UMPI

Camp teaches young inventors to think ‘outside the box’

PRESQUE ISLE, Maine — Amid a flurry of cardboard and tape, young people from across Aroostook intently crafted multilevel tracks Wednesday afternoon to allow marbles to roll from the top of a cardboard arcade structure to the bottom.

“Marble Arcade” was just one project campers worked on last week at Camp Invention, an annual event the National Inventors Hall of Fame sponsors at the University of Maine at Presque Isle.

For the 37 K-6 students, the weeklong camp was a chance to unleash their creativity and have fun inventing with other youngsters. Volunteer instructors and high school helpers made things run smoothly.

“The campers are having so much fun,” said Sarah Sines, a teacher in SAD 45 (Washburn) and camp director. “At the end of the day we often talk about what their favorite activities were from the day and we frequently hear ‘The whole day.’”

Camp Invention challenges children in grades K-6 through hands-on activities, promotes STEM (science, technology, engineering and mathematics) learning, builds confidence and leadership and encourages entrepreneurship, all in a fun and engaging environment, said Ken Torisky of the National Inventors Hall of Fame. The program has served 1.9 million young inventors since 1990.

One of the best things about the camp is the variety of activities and topics that are offered each of the five days, Sines said. Topics are different each year, so kids who come to camp several years in a row never repeat the same activities.

Besides the marble project, students learned and created through three other modules this year.

In “The Attic,” campers explored motion pictures, created unique shoe sole designs and learned about the use of robots in the art field with an Arty Bot.  “Spacecation” revolved around campers building and modifying space packs that they would use for an imaginary day in space.  “Robotic Aquatics” challenged them to create the prototype of an invention to catch jellyfish from a holding tank and create an aquarium.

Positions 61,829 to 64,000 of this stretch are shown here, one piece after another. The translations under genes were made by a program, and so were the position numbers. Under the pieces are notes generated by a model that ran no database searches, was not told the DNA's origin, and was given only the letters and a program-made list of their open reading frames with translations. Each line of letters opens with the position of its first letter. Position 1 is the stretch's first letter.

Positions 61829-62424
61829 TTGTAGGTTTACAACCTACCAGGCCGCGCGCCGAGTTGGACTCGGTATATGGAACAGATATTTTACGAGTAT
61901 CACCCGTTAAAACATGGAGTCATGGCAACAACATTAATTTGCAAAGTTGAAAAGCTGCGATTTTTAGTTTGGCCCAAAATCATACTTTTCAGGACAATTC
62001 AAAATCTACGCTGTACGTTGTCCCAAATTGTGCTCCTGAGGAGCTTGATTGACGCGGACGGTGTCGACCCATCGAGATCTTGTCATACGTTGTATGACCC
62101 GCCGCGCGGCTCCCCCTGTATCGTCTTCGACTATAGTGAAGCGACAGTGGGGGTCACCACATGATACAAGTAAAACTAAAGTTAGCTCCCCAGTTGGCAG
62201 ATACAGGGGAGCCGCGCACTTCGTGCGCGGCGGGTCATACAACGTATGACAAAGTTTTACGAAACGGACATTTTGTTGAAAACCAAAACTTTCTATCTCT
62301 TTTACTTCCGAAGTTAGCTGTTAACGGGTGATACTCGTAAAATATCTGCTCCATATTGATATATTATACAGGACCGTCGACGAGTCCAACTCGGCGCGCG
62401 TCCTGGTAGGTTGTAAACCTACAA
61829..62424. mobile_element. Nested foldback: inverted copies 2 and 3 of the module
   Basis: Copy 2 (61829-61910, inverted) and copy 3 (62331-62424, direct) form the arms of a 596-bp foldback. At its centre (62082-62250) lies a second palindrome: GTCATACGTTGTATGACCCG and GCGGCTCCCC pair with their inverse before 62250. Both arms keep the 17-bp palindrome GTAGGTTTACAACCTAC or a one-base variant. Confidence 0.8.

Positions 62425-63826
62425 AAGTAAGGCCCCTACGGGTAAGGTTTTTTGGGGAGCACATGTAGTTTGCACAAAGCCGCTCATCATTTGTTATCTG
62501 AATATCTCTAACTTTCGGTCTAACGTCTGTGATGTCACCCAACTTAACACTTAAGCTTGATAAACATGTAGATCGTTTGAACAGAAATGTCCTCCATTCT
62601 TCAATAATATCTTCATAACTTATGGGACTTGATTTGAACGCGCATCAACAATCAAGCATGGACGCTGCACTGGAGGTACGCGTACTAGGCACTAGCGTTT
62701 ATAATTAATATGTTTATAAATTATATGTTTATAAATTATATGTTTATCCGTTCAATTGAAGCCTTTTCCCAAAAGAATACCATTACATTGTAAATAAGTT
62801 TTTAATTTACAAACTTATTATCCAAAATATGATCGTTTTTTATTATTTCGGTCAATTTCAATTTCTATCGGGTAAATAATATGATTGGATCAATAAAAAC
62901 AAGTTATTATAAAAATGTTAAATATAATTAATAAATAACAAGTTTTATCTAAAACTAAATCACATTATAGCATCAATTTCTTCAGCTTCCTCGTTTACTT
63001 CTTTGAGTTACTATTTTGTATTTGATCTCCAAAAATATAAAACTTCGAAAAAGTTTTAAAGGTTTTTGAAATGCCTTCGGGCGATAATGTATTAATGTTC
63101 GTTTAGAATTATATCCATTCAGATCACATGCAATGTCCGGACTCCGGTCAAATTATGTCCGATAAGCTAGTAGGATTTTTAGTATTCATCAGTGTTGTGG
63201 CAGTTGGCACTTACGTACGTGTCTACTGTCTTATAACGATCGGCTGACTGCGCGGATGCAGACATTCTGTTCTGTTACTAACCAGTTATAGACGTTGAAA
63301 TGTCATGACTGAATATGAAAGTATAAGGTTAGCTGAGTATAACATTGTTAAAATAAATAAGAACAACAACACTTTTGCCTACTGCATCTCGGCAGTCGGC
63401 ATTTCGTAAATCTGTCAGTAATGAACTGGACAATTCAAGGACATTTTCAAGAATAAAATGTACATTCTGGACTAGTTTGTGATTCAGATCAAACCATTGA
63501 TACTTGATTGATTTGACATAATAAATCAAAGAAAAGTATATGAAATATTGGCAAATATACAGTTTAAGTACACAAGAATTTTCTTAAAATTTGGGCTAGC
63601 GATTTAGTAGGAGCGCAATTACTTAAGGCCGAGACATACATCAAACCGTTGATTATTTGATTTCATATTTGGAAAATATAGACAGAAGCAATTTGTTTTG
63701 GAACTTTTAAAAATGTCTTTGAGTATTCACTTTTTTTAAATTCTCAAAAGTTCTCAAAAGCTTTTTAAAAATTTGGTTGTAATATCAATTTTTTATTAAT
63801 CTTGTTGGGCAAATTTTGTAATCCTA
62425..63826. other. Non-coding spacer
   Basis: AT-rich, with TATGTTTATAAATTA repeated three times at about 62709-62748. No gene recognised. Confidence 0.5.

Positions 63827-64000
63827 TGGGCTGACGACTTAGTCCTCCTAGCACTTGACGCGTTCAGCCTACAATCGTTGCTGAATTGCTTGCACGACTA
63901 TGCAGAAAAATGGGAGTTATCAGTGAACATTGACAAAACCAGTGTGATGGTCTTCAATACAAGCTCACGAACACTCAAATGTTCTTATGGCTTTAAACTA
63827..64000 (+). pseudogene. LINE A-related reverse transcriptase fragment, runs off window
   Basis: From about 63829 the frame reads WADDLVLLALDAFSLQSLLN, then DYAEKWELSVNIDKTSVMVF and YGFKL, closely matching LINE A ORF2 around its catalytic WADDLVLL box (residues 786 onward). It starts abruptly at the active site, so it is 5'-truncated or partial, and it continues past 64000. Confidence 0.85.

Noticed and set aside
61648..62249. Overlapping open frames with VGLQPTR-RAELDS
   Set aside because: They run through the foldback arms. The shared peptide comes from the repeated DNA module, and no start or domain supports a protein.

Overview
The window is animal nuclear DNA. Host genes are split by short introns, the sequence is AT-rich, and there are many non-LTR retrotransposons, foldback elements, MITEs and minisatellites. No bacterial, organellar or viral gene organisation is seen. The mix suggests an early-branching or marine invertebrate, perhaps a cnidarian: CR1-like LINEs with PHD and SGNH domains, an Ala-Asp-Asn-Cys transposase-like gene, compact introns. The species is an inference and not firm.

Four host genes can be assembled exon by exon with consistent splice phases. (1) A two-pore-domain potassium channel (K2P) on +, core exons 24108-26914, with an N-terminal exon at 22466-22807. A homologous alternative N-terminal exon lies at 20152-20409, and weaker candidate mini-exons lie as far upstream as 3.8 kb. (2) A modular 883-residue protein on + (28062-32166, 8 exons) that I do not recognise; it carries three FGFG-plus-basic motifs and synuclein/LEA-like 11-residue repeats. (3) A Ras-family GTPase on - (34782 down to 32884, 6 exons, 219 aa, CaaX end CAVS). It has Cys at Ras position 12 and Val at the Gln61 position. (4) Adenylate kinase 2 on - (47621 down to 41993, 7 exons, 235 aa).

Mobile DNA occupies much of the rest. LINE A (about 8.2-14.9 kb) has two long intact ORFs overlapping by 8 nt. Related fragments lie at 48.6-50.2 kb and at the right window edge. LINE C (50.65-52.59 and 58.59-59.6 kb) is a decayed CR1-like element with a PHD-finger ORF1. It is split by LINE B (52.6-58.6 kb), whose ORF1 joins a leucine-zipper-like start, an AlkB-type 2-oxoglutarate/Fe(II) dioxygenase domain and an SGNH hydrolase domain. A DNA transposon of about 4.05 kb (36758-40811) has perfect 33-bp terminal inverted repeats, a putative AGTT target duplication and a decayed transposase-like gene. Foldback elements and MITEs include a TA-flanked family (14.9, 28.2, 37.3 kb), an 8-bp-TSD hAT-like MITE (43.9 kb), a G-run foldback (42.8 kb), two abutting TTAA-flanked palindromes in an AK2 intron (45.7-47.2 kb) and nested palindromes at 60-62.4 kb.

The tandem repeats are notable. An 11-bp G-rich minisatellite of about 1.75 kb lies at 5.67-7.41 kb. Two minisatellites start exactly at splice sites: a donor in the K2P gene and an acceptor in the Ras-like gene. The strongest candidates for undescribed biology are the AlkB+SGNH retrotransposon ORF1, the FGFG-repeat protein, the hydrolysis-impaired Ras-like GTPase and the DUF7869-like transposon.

Campers were divided into two groups, with the blue team comprising grades K-3 and the green team including grades 4-6. The event is open to all Aroostook county students in these grades, Sines said.

Older kids get to help, too. Seventh- and eighth-graders can attend Camp Invention again as leaders in training, and high school students can earn 40 community service hours for volunteering as leadership interns.

“We could not operate without our leadership interns,” Sines said. “They are a very important part of this camp.”

Throughout their projects, young campers could go back and forth to a supply room to collect materials, mostly recyclable materials provided by parents to be used in the various projects.  

Besides being a lot of fun, the camp teaches kids about creative problem solving, persistence and confidence, while helping spark an awareness of STEM ideas the students might not otherwise experience, Sines said.

“Campers are encouraged to ‘think outside the box’ when faced with a challenge where there are no ‘right’ or ‘wrong’ answers,” she said. 

The five-day camp concluded on Friday afternoon, when family members were invited to join their campers for a showcase of their inventions created during the week.

PRESQUE ISLE, Maine — Miles Helstrom of Presque Isle (left) and Dante Knapp of Caribou get a printing lesson as they coat footprint replicas with ink in preparation to transfer the images to paper. “The Attic” was the theme of this afternoon lesson at Camp Invention. (Paula Brewer | The Star-Herald)

PRESQUE ISLE, Maine — June 29, 2022 — Campers create marble arcades on day three of Camp Invention at the University of Maine at Presque Isle. From left are camper Ellie Adams of Presque Isle, leadership intern Olivia Jalbert of Presque Isle, and campers Luke Morningstar of Caribou and Anna Diette of Washburn. (Paula Brewer | The Star-Herald)

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